Perpetual motion from electricity?
The candidate experiments for the title of ancestor of the electric motor are not lacking. [See the page Did Ampere invent the galvanometer . . . the electric motor?]. Don't Faraday's continuous rotation experiments show the possibility of using electromagnetic force to product a continuous rotational motion? Nonetheless, it was the theoretical implications, not an eventual motor application, that aroused the interest of Ampere and his contemporaries.
First of all, the continuous rotations furnished Ampere with an argument that to him seemed decisive against the electromagnetic theories resting, like that of Biot, on the magnetization of the conductors. Indeed, it is impossible to obtain these continuous rotations only with magnets.
In addition, one aspect of Ampere's and Faraday's experiments aroused great astonishment among theorists. As we have seen, Ampere believed that he saw in them a free production of vis viva [kinetic energy]. This is what he expressed in his Exposé sommaire that he read at the public meeting of the Academy of Sciences on 8 April 1822:
"A movement that continues always in the same direction, despite friction, despite resistance from the environment, and [...] produced by the mutual action of two bodies that remain constantly in the same state, is a fact without precedent in all that we know of the properties that inorganic matter can exhibit."
A movement produced by the mutual action of two bodies remaining in the same state: is that not the definition of perpetual motion, even if one dares not utter the term? Such motion obtained without the expenditure of work is certainly a "fact without precedent" that the Academy of Sciences refused to take into consideration since 1775!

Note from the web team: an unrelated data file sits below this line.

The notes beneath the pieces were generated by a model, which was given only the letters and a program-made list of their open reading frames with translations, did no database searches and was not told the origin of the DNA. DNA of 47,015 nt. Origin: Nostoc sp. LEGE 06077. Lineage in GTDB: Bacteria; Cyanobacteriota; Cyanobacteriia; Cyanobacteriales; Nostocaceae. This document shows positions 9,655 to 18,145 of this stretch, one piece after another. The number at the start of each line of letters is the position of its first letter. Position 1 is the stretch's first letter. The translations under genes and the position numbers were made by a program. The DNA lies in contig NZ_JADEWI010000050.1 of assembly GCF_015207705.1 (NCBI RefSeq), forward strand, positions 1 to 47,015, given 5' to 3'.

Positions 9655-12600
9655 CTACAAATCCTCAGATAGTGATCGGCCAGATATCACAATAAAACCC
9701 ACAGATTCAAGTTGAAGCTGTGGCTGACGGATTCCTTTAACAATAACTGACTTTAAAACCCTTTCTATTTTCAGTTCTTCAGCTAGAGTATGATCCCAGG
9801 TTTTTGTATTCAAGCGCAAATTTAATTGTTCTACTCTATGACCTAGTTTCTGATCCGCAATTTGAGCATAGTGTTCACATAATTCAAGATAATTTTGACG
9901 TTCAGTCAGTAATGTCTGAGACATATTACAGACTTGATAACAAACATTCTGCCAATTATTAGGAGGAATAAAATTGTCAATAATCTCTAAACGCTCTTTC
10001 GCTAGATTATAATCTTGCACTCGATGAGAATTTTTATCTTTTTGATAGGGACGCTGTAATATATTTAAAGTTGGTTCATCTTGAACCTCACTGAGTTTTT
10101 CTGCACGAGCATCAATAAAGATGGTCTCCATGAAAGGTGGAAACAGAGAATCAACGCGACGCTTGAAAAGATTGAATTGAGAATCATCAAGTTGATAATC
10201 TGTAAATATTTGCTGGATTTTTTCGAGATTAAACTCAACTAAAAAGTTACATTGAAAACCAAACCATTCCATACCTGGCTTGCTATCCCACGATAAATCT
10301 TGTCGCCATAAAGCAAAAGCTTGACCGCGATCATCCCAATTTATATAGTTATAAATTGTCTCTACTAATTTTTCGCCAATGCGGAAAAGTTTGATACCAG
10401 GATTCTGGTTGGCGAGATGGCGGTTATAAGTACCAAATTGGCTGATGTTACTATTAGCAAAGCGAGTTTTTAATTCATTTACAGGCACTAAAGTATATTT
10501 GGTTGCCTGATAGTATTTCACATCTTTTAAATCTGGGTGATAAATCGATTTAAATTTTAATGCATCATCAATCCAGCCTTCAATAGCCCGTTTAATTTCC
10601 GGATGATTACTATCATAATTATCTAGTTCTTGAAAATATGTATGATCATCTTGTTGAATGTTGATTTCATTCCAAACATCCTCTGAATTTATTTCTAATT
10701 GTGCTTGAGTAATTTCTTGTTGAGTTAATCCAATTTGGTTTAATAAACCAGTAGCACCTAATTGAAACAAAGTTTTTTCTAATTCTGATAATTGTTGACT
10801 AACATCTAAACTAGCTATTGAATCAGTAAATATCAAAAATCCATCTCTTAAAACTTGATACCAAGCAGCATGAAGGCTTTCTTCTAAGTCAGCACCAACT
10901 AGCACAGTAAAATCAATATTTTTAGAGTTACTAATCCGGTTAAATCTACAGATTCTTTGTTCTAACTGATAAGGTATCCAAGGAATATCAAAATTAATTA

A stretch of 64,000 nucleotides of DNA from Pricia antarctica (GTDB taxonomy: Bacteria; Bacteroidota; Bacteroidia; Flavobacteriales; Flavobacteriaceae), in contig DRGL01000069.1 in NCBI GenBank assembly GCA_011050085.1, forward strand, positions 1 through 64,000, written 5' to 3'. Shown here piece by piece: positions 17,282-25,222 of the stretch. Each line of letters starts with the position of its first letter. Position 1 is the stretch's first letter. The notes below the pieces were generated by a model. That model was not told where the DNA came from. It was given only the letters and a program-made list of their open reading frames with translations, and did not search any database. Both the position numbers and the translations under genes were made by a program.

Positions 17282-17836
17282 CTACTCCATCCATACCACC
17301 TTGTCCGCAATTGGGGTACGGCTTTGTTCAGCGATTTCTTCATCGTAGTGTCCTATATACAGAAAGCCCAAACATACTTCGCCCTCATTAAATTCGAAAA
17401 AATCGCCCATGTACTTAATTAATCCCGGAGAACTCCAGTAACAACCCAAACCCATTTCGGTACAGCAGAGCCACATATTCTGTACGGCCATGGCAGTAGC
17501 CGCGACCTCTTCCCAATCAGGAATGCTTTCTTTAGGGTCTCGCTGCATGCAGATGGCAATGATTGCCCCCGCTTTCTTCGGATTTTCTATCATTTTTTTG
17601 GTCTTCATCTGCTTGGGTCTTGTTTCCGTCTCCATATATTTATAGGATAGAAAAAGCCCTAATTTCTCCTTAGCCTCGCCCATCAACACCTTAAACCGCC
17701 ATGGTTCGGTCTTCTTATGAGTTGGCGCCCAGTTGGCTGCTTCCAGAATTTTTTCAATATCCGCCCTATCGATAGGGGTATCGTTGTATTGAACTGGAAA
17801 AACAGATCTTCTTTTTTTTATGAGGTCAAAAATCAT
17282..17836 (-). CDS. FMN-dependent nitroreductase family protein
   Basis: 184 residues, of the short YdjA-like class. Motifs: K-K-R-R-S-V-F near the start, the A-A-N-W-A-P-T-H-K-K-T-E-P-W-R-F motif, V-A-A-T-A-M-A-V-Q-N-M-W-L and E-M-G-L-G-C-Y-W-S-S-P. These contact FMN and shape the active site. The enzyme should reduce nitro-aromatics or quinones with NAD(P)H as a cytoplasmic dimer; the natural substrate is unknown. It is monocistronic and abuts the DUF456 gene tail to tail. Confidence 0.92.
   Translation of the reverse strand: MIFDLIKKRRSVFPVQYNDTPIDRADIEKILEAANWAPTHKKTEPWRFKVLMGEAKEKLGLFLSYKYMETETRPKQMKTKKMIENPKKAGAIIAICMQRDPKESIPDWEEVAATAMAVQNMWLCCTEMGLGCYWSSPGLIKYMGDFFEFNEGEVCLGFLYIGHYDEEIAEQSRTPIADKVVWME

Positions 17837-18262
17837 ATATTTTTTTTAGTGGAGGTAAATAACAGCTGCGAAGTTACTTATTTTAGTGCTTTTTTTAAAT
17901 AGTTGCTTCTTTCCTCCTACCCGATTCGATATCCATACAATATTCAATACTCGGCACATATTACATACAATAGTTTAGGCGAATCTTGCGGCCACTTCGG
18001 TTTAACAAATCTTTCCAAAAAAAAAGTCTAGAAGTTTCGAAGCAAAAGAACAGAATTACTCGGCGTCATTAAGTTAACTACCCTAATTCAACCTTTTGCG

The phenomenon no longer astonishes us as it amazed Ampere and his contemporaries, because we take into account the principle of the conservation of energy formulated in the middle of the nineteenth century. Chemical transformations occur within the battery, and these convert chemical energy into electrical energy. With the rotation of the moveable circuit, this electrical energy is converted into mechanical energy. For his part, taking into account the fact that electricity at rest had never caused this type of phenomenon, Ampere advanced the hypothesis according to which "one cannot attribute this action [responsible for continuous rotation] but to fluids in motion."
Faraday, Michael. Faraday's Experimental Researches in Electricity: Guide to a First Reading, ed. by Howard J. Fisher. Santa Fe, New Mexico: Green Lion Press, 2001.
Locqueneux, Robert. Ampère, encyclopédiste et métaphysicien. Paris, Lille: USTL, 2008.
Hofmann, James R. André-Marie Ampère. Cambridge: Cambridge University Press, 1996.
Blondel, Christine. André-Marie Ampère et la création de l'électrodynamique, 1820-1827. Paris: Bibliothèque nationale, 1982.
A bibliography of "secondary sources" on the history of electricity.
French version: June 2009 (English translation: March 2014)